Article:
LOS ANGELES — Gim Crew prepared as best she could before California's largest utility turned off the lights for more than 2 million people in an effort to prevent its power lines and equipment from sparking wildfires as severe winds blew across the dried-out state.
The 44-year-old filled up the gas tank, stocked up the refrigerator with ice, and left a lantern next to the bed.
But early Thursday, just a few hours after Pacific Gas & Electric shut off power to her Moraga neighborhood east of San Francisco, Crew and her husband were scrambling through the darkness to flee their home after a fast-moving brush fire broke out nearby.
"One of our neighbors said, 'There’s a fire. Get out,' so we grabbed whatever clothes we had, tried to find our glasses and everything, find our wallets, got into the cars, and just bugged out," Crew told BuzzFeed News.
As PG&E began to restore power to parts of the Bay Area and in foothills of the rugged Sierra Nevada, Californians, including Gov. Gavin Newsom, expressed outrage over the utility's decision to shut off power for approximately 738,000 customers — or more than 2 million people — in portions of more than 30 of California's 58 counties Wednesday and Thursday.
"We’re seeing a scale and scope of something that no state in the 21st century should experience," Newsom said during a press conference. "What's happened is unacceptable."
Billed as a choice between hardship and safety, the utility company, whose equipment has been blamed for starting some of the most destructive and deadly fires in the state's history, chose safety and preemptively deenergized 25,000 miles of electricity lines in the hopes of not sparking any flames during the hot and dry conditions.
The decision, unprecedented in its scale, forced businesses to shut their doors, closed colleges and schools, put people out of work, left researchers at the University of California, Berkeley, scrambling to save samples from spoiling, and put those who rely on electricity for their medical needs at risk.
For Crew and her neighbors who rely on Wi-Fi to receive calls and texts because they live in an area with poor cellular phone coverage, the power shutoffs also hampered their ability to evacuate.
"If a fire were to start up we would have no way of knowing this was happening and sure enough it happened exactly that way," she said.
Crew, who spoke to BuzzFeed News as she charged her phone at her husband's office in Berkeley, said they woke up to the sound of a neighbor honking their car horn. They gathered their things, then drove into the darkness.
"You could smell the smoke and you could see an orange glow in the sky," Crew said, "but it wasn't quite clear what the direction was or whatever so you don't even know if you’re driving the right way."
While climate change and drought have fueled the intensity of California's wildfires in recent years, Cal Fire investigators have found power lines and equipment owned by PG&E and other utility companies across the state caused many of the state's devastating wildfires.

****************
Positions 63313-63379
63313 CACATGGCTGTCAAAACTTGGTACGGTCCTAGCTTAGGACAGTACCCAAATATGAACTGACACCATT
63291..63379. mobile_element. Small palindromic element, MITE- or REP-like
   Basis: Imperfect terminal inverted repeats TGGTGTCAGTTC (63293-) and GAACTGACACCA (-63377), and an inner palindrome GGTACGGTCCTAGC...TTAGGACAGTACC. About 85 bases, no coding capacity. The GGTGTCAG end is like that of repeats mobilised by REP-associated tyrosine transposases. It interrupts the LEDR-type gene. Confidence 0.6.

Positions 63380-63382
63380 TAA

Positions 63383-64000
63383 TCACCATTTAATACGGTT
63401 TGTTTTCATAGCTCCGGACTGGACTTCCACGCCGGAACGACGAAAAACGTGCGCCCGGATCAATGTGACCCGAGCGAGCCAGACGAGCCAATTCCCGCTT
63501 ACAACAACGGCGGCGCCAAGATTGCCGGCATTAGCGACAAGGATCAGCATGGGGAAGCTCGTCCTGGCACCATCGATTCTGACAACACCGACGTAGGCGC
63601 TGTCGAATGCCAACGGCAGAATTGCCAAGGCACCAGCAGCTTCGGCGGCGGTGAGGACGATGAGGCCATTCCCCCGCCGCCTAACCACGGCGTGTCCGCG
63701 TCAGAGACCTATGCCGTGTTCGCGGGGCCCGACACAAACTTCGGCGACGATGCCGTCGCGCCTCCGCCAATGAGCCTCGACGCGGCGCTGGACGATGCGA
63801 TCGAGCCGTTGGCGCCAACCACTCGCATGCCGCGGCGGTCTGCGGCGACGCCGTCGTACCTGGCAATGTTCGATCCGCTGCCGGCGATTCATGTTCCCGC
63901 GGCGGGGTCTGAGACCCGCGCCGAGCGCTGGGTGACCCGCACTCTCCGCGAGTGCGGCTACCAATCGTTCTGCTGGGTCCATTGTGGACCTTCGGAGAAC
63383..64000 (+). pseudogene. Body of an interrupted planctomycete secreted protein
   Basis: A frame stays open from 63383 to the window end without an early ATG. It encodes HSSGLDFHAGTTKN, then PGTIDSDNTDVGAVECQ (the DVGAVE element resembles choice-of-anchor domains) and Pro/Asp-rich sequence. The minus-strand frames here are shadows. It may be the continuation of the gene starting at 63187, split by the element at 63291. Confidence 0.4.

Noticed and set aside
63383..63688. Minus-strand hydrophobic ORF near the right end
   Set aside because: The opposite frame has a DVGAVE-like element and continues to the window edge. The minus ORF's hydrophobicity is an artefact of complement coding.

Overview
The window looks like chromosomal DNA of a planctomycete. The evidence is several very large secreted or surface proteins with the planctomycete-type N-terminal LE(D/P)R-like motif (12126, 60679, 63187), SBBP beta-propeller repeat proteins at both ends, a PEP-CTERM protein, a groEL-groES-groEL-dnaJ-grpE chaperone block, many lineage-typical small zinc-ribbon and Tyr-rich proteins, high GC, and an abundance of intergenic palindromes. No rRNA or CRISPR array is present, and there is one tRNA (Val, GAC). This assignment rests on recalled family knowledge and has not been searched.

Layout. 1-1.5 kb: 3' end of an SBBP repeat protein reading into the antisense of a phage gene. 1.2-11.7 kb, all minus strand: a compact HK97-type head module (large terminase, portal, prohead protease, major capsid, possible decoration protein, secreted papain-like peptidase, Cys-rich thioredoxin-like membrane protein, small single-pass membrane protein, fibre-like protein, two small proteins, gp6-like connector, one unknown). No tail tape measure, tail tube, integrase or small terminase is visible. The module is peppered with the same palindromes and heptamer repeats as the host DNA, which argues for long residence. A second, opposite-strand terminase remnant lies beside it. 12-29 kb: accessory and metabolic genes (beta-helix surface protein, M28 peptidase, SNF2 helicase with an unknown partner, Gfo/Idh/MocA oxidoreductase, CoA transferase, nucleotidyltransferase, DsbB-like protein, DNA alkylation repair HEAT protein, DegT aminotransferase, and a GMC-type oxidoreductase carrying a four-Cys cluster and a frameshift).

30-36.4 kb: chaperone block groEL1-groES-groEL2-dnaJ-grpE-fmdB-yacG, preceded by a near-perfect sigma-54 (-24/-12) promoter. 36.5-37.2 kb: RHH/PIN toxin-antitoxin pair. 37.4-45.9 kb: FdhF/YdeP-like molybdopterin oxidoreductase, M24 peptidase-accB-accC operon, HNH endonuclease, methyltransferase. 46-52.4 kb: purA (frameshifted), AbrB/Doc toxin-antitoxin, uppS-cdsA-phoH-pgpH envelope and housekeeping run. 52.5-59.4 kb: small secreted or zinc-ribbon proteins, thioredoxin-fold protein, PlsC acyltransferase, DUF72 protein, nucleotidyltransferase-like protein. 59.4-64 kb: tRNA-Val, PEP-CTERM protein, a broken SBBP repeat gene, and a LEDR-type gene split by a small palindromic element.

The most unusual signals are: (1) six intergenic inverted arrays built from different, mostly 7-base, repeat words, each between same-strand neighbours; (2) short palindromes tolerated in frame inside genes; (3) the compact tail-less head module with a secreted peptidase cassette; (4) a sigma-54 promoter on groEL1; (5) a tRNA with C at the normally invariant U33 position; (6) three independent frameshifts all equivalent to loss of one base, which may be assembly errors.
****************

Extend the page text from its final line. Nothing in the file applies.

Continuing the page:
The revelations have cost PG&E billions in lawsuits and damage claims and plunged the company into bankruptcy as it works to make billions of dollars in improvements to its equipment and cut back on vegetation that could come in contact with transmission lines and spark fires.
"It’s decisions that were not made that have led to this moment in PG&E’s history and the state of California," Newsom said, referring to the power outages. "This is not from my perspective a climate change story as much as a story about greed and mismanagement."
Although the cause of the fire in Moraga was still under investigation, no power lines were in the area of the blaze, the San Francisco Chronicle reported. The 40-acre fire broke out after power was shut off and was 100% contained by late morning.
Another small grass fire broke out near Brisbane Thursday morning underneath power lines in an area that was not impacted by the shutoffs.
"This weighs heavily on everyone including us at PG&E," the utility's CEO Bill Johnson said, referring to the widespread power shutoffs during a press conference Thursday night. "This is not how we want to serve you and this is not how we want to run our business."
As of 5 p.m., PG&E workers had restored power to 31% of those affected by the shutoffs — or about 228,000 customers. Approximately 510,000 remained without power and it could take days for a portion of those customers to get it back.
Utility officials defended the shutoff, saying that the wind speeds observed during the event, coupled with low humidity and amount of vegetation, created a severe risk of fires.
But the actions — and inaction — that led up to the decision, as well as a slew of communication issues and website glitches on the company's part, left many Californians frustrated and angry with PG&E.
"The fact that they have to do the shutdown to begin with shows how incompetent they are as a company for not maintaining their infrastructure and their equipment," 22-year-old Vinny Le told BuzzFeed News.
Le, who was diagnosed last year with chronic kidney disease, said she was lucky that her apartment in Oakland was not impacted by the power outages. If it had been she may have had trouble using her home dialysis machine.
"The possibility of losing power and also then losing access to my home dialysis machine could have an impact on my health in the long run," said Le, a student at California College of the Arts in Oakland.
Meanwhile, her girlfriend, who lives in the Sonoma area, lost power and, as a result, was unable to work.
On Wednesday, Le took an Amtrak train to Stockton, where her family lives, for routine medical appointments. She stayed there Thursday and said she may not return to the Bay Area for several days.
"I might as well just stay in Stockton while I’m here just because also I feel more of a sense of security in Stockton than in Oakland [because of the shutoffs]," Le said.